ASCs and ACOs: How Do They Fit?

John Seitz, CEO of MMX Healthcare discussed the relationship between accountable care organizations and ambulatory surgery centers at the Becker's 20th Annual Ambulatory Surgery Centers Conference, held Oct. 24-26 in Chicago.

Mr. Seitz's presentation was entitled "ACO: Recognizing the Opportunity for Your Surgical Center."

"ACOs are a fast-growing reality," said Mr. Seitz. "They may be here to stay."

He began by defining the ACO: an organization that enrolls patients and contracts with providers to deliver high-quality, coordinated services either commercially or through Medicare. If providers reduce costs and/or improve specified quality metrics in a certain timeframe, they are able to receive financial rewards from or share in the savings with Medicare or a commercial payer.

In the hospital context, ACOs encourage physicians and hospitals to cooperate in care coordination by holding them jointly responsible for care quality and cost. ACO arrangements can also involve risk, in which the provider would have to pay back a portion or all of the costs that exceeded the payer's established benchmark.

ACOs can bring together any number of unrelated entities in an attempt to leverage the benefits provided by an integrated delivery system, while avoiding restrictions imposed by common physical facilities or ownership. Mr. Seitz noted ACOs seem to borrow significantly from the concepts of clinically integrated networks and health maintenance organizations in this way.

The "shared savings" approach is designed to motivate ACO participants to coordinate care and lower costs, reversing the system of incentives so it is most beneficial to cut unnecessary procedures altogether. Reducing unnecessary care is the only way for savings to emerge from the process, which providers can then share.

While the Medicare ACOs were intended to be pilot programs, Mr. Seitz said the ACO has captured the attention of commercial payers. "Rather than waiting for results of CMS pilots, they are partnering with physician groups and hospitals to launch ACOs that cover their members," he said.

For ASCs, Mr. Seitz described two ACO scenarios. 

The first is general, in which an ASC joins an integrated network that is participating in an ACO in a geographically similar location. The ASC does internal negotiations with the ACO for shared savings rates. While this system comes with benefits — knowing all players, easier system integration and an understanding of the local market — it also has drawbacks. ASCs may have suboptimal leverage when negotatiating shared savings rates, compared to other providers in the ACO, and market revenue may be limited.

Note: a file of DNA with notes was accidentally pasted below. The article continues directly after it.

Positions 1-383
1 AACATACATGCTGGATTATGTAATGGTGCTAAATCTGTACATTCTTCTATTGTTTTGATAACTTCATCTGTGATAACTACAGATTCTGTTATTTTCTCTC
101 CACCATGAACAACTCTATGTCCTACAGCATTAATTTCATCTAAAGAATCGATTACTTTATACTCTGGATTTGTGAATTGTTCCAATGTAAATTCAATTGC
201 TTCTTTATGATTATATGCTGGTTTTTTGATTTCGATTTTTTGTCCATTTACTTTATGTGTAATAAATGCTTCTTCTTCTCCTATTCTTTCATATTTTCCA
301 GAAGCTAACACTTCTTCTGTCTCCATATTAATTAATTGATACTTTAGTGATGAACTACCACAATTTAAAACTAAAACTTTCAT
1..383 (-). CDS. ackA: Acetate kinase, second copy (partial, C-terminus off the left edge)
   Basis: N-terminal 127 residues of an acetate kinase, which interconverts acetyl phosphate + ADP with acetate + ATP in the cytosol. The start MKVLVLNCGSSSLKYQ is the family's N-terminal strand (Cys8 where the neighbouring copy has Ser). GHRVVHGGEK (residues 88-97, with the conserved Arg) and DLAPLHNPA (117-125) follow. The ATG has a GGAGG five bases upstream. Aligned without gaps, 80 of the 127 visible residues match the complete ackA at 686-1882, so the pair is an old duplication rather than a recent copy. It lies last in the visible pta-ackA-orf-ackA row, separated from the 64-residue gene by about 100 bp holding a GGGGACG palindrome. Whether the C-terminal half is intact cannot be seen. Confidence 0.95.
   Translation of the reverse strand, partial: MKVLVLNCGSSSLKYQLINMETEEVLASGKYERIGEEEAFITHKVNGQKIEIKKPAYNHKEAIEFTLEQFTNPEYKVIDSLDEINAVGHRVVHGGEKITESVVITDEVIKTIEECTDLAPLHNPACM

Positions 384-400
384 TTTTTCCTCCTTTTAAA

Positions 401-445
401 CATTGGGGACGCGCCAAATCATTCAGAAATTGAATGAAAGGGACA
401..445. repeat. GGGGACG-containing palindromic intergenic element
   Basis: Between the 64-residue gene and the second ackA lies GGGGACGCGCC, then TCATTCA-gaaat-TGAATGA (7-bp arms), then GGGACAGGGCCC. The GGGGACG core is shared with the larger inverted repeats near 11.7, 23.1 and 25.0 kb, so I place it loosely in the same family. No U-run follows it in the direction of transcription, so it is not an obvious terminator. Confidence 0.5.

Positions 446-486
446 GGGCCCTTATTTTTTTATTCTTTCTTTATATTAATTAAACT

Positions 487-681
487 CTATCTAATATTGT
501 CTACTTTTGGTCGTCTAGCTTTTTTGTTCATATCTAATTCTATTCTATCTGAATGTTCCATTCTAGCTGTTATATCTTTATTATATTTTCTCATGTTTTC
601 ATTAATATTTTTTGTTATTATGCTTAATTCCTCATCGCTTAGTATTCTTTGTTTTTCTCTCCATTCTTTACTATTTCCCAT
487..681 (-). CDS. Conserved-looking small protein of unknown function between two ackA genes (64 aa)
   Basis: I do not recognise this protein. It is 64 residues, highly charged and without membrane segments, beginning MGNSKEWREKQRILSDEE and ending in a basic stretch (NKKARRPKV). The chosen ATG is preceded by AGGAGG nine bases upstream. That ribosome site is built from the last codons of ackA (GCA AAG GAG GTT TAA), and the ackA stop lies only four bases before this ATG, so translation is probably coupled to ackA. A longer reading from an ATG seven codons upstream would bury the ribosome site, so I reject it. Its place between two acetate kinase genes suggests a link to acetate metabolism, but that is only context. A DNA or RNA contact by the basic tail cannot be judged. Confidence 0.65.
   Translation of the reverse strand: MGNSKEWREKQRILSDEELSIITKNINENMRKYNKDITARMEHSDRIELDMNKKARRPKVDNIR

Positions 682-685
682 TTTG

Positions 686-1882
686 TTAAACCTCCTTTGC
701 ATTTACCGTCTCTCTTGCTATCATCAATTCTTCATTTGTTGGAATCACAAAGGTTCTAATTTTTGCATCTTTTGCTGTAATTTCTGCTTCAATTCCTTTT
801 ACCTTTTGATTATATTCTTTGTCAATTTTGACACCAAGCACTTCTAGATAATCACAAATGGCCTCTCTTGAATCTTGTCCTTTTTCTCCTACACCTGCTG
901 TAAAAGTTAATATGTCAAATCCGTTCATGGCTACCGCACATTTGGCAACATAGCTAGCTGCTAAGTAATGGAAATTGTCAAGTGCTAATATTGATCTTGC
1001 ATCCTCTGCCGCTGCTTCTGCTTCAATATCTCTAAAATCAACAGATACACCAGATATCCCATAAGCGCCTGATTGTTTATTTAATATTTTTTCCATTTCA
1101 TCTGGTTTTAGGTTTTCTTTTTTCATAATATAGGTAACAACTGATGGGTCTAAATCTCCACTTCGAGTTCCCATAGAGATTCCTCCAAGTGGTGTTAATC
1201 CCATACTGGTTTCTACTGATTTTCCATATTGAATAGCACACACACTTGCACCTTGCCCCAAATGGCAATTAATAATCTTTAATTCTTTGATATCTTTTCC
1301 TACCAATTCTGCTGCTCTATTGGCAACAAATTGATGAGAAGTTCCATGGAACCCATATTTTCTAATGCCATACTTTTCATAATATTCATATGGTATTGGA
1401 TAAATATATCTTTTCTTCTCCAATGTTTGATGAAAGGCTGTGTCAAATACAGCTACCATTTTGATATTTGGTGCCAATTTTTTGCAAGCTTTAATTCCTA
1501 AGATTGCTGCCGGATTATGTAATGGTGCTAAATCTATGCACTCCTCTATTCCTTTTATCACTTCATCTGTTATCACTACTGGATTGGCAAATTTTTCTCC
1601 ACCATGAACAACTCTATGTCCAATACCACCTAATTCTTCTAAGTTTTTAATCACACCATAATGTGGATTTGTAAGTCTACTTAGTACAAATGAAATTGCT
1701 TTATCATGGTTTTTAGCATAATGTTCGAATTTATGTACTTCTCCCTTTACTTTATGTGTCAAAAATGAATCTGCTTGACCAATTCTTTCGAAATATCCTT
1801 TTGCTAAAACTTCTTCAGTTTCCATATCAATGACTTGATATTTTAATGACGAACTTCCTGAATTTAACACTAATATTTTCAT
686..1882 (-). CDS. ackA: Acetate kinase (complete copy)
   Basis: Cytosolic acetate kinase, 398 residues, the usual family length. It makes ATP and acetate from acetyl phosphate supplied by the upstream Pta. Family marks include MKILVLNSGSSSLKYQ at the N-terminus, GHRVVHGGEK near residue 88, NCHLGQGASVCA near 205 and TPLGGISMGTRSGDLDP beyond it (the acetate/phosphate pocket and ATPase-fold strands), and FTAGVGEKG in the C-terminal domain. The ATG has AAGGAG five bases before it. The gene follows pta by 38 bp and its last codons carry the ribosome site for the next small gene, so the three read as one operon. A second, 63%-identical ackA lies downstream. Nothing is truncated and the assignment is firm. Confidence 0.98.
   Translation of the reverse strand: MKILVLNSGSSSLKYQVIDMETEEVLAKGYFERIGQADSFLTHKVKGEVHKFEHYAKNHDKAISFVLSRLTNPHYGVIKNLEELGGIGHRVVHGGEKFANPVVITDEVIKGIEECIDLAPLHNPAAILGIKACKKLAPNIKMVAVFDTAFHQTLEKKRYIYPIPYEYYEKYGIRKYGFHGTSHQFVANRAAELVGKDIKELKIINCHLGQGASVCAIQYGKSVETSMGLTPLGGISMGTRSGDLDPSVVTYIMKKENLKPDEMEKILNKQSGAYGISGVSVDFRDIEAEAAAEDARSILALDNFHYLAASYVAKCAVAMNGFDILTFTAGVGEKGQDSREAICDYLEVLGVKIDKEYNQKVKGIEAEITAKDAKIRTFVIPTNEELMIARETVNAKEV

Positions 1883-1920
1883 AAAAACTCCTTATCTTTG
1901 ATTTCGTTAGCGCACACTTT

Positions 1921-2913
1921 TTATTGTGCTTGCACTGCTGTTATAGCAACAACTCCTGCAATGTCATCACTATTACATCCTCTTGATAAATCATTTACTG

The second type is more specific. This involves a group of independent ASCs forming an ACO to cover a broad geographic territory, bidding on all ACO contracts within that territory. This gives ASCs great leverage in their markets and the possibility of higher reimbursements. ASCs should be wary of the incremental complexity in building an organization of such a wide range.

Mr. Seitz said hospitals, more often than not, drive ACOs in ASCs' local markets. He shared four hurdles for ASCs to keep in mind if they decide to contract with ACOs.

1) Consider legal structure. A surgery center conforms to one legal structure, while an ACO may conform to another legal structure altogether. Consider how joining the ACO may affect the ASC's compliance.

2) ACOs have common leadership. That common ACO governance structure is a board that holds the decision-making authority for the entire organization. Make sure the ASC has a voice within the board of directors or other governing body.

3) ACOs must exchange information. Common information systems require a shared health information exchange platform. Consider how the ASC plans to leverage existing information systems to exchange data across locations. 

4) Quality reporting is non-negotiable. While ASCs already have certain reporting requirements to Medicare, ACOs have an extensively defined process for reporting the costs and outcomes of care. ACOs will require any prospective ASC member to report this information. 

Of ACOs Mr. Seitz added this: "They could capture significant portion of healthcare dollar. ASCs should recognize this opportunity and evaluate the gain of participation in either type of network."  

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